The train pulls up to the elevated platform, doors swoosh open, and I step inside. It’s oddly dark, all of the interior surfaces are black. Even half empty, it feels close in here. At the next two stops people fill the car to capacity. As we hurtle forward, the track shifts and we begin a swift dive underground. Bill Paxton’s complaint comes to mind: “Express elevator to Hell, going down!” as the sun disappears and the gooey mouth of an alien leers at me from the wall next to the word “Hide”.
Summer movie season is upon us. Block busters, tent-pole wannabes, remakes, sequels and superheroes. All vying for our attention and dollars – and hardest of all – trying to lure us to the theatre. Movie trailers, posters, billboards and magazine ads are what you expect, but in Chicago, the more “experiential” advertising continues to surprise me. A “wrapped” train car is atmospheric and effective. I’m just glad they haven’t turned trash cans on the platform into eggs that open as you approach.
Of course, the quintessential summer movie experience is the drive-in. Practically non-existent today, there were multiple drive-in options where I grew up, though they were probably fading at the time. The whole family would pile into the convertible, trundle across the gravel lot to find an open spot, and hang the speaker from the half rolled-up driver’s side window. The cement block concession stand was a short walk away, and kept us in popcorn and Coke for a double, or even triple feature. Sometimes my brother and I were already in our pajamas with the assumption that we’d conk out before the evening was over. I have no idea what movies we saw – the novelty of seeing a movie in our car was the entertainment.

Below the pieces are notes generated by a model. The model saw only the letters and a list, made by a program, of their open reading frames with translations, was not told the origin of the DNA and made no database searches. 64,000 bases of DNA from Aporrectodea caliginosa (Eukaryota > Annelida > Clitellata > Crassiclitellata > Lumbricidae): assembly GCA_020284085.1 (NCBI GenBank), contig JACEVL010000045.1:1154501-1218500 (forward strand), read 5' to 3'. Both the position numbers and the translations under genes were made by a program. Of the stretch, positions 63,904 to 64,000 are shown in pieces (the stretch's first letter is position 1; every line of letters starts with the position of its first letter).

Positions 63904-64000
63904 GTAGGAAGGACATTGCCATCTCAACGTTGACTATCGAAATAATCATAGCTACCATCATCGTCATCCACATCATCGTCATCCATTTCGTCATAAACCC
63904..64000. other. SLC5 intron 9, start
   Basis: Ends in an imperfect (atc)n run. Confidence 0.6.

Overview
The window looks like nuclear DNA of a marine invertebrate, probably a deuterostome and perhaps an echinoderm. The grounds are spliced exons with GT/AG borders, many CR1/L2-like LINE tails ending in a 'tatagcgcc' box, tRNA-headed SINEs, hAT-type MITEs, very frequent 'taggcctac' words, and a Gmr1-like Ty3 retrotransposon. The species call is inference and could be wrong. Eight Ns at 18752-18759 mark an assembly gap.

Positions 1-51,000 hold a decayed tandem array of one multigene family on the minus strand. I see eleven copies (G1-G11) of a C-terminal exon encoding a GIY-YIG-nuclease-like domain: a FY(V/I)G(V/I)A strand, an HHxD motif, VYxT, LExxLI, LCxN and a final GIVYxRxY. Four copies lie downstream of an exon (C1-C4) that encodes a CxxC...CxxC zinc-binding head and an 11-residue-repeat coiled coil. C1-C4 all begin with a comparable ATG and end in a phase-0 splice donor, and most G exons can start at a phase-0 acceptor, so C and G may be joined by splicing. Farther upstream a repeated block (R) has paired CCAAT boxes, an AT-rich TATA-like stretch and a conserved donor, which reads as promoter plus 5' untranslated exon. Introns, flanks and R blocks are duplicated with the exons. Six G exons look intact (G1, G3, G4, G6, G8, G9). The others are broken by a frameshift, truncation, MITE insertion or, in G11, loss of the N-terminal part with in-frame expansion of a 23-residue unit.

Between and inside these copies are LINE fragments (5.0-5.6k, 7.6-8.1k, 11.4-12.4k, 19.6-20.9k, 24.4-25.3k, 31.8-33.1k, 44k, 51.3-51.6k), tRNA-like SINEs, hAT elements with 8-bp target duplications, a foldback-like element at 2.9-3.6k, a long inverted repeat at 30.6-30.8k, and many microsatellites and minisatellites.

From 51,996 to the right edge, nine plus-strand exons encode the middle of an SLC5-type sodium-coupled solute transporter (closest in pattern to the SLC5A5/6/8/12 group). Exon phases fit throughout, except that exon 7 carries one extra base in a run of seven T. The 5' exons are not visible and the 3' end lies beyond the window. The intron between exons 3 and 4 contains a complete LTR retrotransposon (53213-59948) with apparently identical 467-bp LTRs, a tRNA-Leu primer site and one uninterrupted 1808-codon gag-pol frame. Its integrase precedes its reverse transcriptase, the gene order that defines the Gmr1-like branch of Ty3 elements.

I like all kinds of movies, but seem to favor science fiction, action/adventure, and mystery/thrillers. So, it’s no surprise that I liked Alien. The story was so unexpected and the effects so creepy. When the sequel, Aliens, came out, I was a complete fan. It’s one of the movies that I’ll always stop to watch if I happen across it. I’ve followed the series and am looking forward to the newest installment, Alien:Covenant. Fortunately, the settings are different enough from everyday life, that I don’t usually stay afraid.
I look around this very full train car and think none of us could escape if we tried. If the aliens tore through the roof, only a few of us would get out the door, the rest of us resembling a delicious soft candy assortment. I’m pressed between a tall man with a backpack and a woman with a long mane of hair that’s tickling my nose. I just hope when the alien bursts out of her chest, she stays turned the other way.